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India refuse to play day-night Test in Adelaide

Recent Adelaide tradition to be put on ice as BCCI opts out of pink-ball Test next summer

The Adelaide Test between Australia and India this summer will be played during the day after the tourists failed to agree to play the match under lights.

Cricket Australia had lobbied the powerful BCCI to play a day-night Test at Adelaide Oval, which has hosted pink-ball cricket for the past three seasons.

The current ICC Playing Conditions stipulate that a home nation can only host a day-night Test match "with the agreement of the Visiting Board" and India have confirmed that they want the match played with a traditional red ball.

India are one of only two current Test-playing nations to have avoided playing pink-ball cricket at the international level, with Bangladesh the other.

In contrast, Australia have played four pink-ball Tests and won all of them, including the historic first game against New Zealand in Adelaide in 2015.

The suspension of Steve Smith and David Warner means the Aussies will be below full strength this summer and India, sensing a chance for their first Test series win in Australia, have decided the variable of a pink-ball game would give the hosts an advantage.

"We can confirm that we have received advice from the Board of Control for Cricket in India (BCCI) that it is not prepared to participate in a proposed Day-Night Test in Adelaide this summer," a CA spokesperson said.

"Whilst we appreciate some Adelaide fans may be disappointed, we know how popular the Adelaide Test is and look forward to hosting India there in December.

"We are committed to hosting at least one Day-Night Test each home summer as part of our continued focus to grow Test cricket, and we are excited about the Day-Night Test against Sri Lanka at the Gabba in January."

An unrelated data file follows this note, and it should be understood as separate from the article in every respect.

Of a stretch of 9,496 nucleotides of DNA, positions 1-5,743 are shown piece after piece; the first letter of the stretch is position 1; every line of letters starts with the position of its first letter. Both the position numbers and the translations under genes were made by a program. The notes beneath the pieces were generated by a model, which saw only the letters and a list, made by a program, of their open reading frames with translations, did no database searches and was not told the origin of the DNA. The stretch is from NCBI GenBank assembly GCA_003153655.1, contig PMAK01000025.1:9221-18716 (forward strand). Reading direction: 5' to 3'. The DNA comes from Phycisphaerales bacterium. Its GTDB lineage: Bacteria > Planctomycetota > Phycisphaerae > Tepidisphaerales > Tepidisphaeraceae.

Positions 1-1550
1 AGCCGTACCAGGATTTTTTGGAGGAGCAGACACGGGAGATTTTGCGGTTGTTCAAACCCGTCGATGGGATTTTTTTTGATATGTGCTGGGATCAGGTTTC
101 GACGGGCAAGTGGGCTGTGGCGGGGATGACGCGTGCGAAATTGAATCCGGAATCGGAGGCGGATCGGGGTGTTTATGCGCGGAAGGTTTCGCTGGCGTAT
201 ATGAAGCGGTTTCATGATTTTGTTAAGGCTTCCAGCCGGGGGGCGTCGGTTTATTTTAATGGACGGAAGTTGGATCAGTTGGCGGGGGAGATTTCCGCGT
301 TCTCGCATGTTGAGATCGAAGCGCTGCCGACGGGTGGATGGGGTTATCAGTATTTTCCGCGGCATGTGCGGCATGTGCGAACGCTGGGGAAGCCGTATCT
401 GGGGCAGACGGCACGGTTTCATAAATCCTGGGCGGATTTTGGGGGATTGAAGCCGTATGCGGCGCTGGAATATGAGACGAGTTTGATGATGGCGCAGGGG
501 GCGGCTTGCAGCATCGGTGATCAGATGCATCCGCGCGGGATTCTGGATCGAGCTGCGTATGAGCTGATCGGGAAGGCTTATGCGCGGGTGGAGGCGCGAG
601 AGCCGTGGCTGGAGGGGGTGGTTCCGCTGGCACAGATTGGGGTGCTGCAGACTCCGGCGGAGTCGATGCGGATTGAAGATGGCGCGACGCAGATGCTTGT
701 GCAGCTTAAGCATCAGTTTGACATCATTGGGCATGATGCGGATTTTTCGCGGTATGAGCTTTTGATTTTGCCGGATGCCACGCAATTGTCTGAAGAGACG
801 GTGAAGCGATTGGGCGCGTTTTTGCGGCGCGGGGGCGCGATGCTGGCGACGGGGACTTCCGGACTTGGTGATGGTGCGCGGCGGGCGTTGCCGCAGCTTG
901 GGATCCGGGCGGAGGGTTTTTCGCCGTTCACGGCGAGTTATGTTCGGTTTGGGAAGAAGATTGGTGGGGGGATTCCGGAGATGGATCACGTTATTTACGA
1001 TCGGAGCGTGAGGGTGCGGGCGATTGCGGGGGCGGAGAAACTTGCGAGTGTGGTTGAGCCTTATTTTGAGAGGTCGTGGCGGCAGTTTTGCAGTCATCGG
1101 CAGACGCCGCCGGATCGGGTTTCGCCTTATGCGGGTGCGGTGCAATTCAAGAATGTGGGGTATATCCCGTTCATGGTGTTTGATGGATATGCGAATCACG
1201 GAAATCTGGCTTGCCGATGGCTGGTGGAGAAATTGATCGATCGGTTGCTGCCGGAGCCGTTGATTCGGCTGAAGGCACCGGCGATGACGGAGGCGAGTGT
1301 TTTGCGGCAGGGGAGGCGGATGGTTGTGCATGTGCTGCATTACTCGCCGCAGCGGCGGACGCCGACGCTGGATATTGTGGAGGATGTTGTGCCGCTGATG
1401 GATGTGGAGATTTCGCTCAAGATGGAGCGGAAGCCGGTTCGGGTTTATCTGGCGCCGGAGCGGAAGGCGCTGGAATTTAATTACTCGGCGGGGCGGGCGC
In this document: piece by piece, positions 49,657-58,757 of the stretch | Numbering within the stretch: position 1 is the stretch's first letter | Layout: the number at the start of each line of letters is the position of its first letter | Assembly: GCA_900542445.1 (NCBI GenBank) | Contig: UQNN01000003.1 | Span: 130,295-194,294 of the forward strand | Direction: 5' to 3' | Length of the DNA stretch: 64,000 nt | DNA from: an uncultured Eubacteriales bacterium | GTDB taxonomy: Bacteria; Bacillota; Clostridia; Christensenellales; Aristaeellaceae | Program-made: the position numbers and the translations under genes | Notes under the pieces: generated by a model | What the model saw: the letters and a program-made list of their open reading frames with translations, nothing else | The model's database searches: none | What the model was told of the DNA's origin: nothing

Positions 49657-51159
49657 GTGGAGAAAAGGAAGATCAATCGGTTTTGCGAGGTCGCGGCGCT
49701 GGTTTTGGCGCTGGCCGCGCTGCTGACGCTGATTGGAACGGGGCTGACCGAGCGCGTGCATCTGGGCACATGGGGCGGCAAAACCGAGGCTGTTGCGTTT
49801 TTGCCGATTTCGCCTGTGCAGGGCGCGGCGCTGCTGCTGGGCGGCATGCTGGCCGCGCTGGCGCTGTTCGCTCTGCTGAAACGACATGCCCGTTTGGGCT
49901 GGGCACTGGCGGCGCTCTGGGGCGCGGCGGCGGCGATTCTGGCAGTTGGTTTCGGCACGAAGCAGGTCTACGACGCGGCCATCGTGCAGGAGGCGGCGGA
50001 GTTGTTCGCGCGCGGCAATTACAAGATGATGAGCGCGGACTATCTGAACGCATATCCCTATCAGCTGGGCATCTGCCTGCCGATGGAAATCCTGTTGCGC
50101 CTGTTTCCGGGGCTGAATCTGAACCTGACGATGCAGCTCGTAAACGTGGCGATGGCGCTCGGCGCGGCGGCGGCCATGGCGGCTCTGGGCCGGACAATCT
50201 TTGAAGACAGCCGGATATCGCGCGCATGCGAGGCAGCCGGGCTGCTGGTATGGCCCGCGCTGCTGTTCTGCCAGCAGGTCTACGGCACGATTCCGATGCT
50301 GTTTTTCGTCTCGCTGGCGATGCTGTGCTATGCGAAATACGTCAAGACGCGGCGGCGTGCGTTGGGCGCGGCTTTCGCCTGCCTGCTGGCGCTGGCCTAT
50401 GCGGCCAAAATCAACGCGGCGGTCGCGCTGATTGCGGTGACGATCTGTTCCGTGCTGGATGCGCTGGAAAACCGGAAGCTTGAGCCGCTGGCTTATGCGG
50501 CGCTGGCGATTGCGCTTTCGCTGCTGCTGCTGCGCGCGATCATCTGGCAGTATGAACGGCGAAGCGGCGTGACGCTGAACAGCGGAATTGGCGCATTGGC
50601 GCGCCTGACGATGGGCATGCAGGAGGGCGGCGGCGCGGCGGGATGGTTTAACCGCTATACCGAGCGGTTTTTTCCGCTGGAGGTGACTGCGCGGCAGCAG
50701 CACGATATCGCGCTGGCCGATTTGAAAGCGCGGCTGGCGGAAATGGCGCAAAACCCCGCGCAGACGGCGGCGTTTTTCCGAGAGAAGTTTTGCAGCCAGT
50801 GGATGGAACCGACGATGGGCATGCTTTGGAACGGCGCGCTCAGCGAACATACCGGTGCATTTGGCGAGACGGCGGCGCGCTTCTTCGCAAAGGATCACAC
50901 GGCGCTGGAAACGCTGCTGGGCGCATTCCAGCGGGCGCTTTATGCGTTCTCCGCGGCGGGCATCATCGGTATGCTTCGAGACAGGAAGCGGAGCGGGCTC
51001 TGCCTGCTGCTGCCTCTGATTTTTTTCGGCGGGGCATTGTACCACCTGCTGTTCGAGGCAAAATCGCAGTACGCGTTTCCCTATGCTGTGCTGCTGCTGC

India experimented with pink-ball cricket in its Duleep Trophy domestic championship in 2016 but administrators and top players are wary about playing at international level.

India will tour Australia from November 21 to January 19 with four Tests, three Twenty20 internationals and three one-day games on the schedule.

Speaking last month Cricket Australia CEO James Sutherland said he hoped the introduction of the World Test Championship next year, a new-look Test league that will be played over a cycle of two years and culminate in a one-off final, will bring with it greater freedom for home boards to schedule day-night matches.

"I think personally the home country should have the right to schedule matches as it sees fit and start them at whatever time of day they want," Sutherland told SEN.

"The Adelaide Test match in the day-night format has been a huge success. It’s been a great story in terms of attendances, crowds and atmosphere but also television audiences. It's also the way of the future.

"India may or may not come around to that idea for this tour but I still believe it's the way of the future. I think everyone in world cricket knows that.

"It hasn't really got to a stage where there's agreement or regulation around the table at ICC level for the home countries to be able to schedule that.

"We're hoping there will be some sort of regulation in there (the Test Championship) that will allow home teams to fixture at least one day-night Test match."